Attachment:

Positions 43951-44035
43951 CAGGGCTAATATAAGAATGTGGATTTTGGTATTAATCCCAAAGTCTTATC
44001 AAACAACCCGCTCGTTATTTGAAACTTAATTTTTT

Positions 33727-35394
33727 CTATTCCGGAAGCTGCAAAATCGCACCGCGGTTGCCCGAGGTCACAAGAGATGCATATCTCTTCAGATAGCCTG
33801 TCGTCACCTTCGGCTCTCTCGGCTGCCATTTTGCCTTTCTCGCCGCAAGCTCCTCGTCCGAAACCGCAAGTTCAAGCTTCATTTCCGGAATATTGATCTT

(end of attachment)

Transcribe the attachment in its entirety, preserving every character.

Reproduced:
Positions 43951-44035
43951 CAGGGCTAATATAAGAATGTGGATTTTGGTATTAATCCCAAAGTCTTATC
44001 AAACAACCCGCTCGTTATTTGAAACTTAATTTTTT

Positions 33727-35394
33727 CTATTCCGGAAGCTGCAAAATCGCACCGCGGTTGCCCGAGGTCACAAGAGATGCATATCTCTTCAGATAGCCTG
33801 TCGTCACCTTCGGCTCTCTCGGCTGCCATTTTGCCTTTCTCGCCGCAAGCTCCTCGTCCGAAACCGCAAGTTCAAGCTTCATTTCCGGAATATTGATCTT